The Way This Whole Town Laughs at Me, I Just Can’t Take It No More

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I just read Ronnie Spector’s autobiography Be My Baby, a fun trashy read, and was surprised to learn that Sonny Bono got his start working in Gold Star Studios for Phil Spector. Ronnie Spector and Cher became good pals, and Cher even sang backup on “Be My Baby,” along with other Spector productions. They were both sweet young girls with possessive husbands who were going to make something out of them. But playing the dual-role of wife and protege did not make for pretty marriages;  I’m sure I don’t need to detail how both marriages went south.  Sonny and Cher did remain amicable through the years, in contrast to the Spector union, in which Ronnie literally escaped barefoot from Spector’s Xanadu.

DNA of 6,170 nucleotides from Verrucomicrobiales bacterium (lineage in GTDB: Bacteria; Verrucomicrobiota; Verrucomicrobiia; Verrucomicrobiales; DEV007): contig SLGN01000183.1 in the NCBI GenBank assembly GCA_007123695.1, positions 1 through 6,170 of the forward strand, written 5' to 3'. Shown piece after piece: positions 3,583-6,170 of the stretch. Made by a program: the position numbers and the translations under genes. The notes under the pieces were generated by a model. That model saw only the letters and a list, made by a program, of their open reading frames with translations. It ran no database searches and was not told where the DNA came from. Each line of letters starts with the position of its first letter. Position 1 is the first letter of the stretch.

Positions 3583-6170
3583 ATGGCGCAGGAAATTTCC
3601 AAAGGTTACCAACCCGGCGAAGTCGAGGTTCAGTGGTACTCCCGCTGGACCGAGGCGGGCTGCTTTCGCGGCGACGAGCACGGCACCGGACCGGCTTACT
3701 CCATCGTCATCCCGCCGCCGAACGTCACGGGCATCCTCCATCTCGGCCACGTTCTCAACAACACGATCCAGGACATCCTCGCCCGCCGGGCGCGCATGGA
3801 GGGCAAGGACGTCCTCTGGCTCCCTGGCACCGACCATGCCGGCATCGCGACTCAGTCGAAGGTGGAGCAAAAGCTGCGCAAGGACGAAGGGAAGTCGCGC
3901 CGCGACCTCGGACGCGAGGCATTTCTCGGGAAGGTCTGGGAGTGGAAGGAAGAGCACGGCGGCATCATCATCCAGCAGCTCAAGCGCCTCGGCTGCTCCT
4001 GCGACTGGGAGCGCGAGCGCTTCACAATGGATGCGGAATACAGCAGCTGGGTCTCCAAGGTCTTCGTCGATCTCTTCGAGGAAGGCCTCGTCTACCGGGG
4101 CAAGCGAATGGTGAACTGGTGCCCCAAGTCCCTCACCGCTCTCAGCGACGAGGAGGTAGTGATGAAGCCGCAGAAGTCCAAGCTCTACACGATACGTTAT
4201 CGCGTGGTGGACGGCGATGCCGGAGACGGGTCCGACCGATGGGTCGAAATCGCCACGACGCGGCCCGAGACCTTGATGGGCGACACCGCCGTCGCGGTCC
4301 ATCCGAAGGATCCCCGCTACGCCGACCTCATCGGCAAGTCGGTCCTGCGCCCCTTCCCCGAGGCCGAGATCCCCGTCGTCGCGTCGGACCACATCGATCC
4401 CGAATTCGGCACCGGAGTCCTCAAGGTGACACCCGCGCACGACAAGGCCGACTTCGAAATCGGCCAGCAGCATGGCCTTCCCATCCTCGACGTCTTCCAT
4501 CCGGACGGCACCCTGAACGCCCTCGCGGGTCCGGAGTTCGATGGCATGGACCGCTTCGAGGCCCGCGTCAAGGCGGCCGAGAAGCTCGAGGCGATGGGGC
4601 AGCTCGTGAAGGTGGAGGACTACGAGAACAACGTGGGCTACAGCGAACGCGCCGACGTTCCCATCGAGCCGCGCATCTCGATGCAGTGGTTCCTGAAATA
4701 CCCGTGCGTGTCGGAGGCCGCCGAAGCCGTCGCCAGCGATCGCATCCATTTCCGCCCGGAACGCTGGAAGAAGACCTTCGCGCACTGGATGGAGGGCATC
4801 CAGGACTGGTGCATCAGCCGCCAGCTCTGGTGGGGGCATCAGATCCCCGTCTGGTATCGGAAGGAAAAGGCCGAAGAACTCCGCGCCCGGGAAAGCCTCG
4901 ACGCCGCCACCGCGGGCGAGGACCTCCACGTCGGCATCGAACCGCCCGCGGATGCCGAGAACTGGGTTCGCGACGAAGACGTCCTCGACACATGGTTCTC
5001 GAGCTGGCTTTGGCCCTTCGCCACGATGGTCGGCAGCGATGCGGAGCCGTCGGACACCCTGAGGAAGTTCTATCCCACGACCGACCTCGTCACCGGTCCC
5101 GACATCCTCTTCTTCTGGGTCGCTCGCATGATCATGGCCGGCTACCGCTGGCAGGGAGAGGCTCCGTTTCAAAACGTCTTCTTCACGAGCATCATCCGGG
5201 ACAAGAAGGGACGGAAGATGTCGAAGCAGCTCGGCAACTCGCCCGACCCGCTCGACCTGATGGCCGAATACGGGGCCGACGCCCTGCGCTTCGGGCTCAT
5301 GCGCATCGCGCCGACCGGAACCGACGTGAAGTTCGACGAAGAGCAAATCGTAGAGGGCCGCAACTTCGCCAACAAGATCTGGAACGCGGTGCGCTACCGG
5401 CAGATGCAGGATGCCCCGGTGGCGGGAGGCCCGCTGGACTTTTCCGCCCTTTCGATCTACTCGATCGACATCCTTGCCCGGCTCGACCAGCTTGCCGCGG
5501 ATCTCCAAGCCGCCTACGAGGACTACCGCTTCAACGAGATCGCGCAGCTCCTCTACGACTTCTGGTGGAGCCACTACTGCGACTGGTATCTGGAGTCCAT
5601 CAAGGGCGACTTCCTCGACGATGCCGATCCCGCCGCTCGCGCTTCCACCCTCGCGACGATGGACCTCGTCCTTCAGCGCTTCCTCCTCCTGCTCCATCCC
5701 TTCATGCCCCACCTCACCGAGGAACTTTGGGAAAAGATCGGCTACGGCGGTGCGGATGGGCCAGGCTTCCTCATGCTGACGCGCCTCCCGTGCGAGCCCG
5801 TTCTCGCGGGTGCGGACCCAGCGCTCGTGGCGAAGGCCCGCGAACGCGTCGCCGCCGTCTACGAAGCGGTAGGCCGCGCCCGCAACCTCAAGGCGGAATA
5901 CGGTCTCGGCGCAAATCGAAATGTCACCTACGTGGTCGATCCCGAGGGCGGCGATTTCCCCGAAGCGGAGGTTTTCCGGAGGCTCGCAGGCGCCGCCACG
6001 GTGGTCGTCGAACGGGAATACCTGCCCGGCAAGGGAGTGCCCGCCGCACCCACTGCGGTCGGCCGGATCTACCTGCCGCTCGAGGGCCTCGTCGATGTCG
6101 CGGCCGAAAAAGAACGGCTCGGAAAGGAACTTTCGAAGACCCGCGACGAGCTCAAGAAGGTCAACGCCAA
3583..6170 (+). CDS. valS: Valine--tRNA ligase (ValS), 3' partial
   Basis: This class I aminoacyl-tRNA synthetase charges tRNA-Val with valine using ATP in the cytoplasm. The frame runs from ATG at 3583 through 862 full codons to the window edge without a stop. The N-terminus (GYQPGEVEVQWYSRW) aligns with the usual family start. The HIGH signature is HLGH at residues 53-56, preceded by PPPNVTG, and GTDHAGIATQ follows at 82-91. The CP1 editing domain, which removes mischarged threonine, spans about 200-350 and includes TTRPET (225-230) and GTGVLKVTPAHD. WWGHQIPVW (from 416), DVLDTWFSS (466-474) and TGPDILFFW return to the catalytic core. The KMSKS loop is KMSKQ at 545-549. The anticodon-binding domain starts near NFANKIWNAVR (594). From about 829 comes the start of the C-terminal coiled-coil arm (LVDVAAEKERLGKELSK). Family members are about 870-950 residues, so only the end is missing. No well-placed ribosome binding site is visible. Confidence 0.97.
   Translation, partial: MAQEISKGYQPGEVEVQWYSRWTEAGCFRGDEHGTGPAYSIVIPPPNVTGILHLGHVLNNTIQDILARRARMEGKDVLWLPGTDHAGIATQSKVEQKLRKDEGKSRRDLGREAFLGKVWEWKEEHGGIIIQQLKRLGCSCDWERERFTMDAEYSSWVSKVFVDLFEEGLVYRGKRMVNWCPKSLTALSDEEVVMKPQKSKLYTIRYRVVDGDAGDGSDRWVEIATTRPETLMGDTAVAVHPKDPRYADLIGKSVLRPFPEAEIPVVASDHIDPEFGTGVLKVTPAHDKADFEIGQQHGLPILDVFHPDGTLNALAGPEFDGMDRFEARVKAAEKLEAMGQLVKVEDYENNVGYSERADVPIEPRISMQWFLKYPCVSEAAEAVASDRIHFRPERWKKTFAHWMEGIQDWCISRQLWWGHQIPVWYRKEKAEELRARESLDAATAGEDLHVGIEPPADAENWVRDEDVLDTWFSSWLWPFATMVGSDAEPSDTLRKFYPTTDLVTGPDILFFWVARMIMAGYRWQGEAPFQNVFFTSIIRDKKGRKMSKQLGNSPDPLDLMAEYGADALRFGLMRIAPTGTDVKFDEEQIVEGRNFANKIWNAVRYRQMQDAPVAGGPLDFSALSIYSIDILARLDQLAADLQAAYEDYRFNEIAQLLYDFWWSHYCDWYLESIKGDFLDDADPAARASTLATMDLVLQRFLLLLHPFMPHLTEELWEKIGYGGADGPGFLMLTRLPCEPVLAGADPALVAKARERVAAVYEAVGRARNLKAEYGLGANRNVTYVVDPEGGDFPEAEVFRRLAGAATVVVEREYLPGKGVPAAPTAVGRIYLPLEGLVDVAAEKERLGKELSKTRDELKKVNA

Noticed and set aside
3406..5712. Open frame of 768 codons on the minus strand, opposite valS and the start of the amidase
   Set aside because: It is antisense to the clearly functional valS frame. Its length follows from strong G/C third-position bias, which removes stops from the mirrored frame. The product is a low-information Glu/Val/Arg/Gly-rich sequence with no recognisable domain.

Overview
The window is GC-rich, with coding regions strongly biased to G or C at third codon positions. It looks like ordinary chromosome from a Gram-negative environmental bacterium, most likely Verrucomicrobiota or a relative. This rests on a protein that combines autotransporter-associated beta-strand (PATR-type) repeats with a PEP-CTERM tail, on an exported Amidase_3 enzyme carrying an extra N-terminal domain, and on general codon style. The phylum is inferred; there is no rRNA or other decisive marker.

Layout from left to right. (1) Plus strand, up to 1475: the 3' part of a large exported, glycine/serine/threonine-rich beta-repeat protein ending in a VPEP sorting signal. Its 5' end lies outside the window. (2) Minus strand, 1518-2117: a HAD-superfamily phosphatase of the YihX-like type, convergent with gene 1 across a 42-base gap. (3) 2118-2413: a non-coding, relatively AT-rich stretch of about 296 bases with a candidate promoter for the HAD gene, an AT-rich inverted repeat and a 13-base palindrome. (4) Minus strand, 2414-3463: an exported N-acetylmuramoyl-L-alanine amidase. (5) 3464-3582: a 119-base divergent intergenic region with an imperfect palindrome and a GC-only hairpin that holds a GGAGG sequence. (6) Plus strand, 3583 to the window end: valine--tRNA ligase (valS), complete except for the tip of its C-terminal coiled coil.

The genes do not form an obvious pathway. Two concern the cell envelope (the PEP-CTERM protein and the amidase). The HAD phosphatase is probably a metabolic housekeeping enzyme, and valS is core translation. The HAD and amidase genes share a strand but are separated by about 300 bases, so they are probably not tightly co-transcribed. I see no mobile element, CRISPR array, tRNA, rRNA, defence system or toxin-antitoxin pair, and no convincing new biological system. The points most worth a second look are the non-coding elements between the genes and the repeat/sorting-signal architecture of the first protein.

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Sonny met runaway Cher in L.A. in 1962. He was 27 and she was 16. Their first big hit was “I Got You Babe,” but their first single was actually  a version of the Boxtops hit “The Letter,” which they recorded under the moniker Caesar & Cleo. The b-side was “Baby Don’t Go,” which charted later, riding the success of “I Got You Babe.”

I’ve always kind of fallen for songs about the kid from the wrong side of the tracks. “Baby Don’t Go” is about a girl leaving the only person who ever treated her right, her boyfriend, to go the city to escape the crappy town which has stigmatized her. There’s a really nice shimmery guitar part when Cher sings the last lines of each verse.

Baby Don’t Go

Here’s Sonny and Cher on Dave Letterman in 1987, where they “reunited” and sang “I Got You, Babe” one last time. There’s good stuff here about their early years, and you can really see the love they had for one another, despite their odd coupling. 

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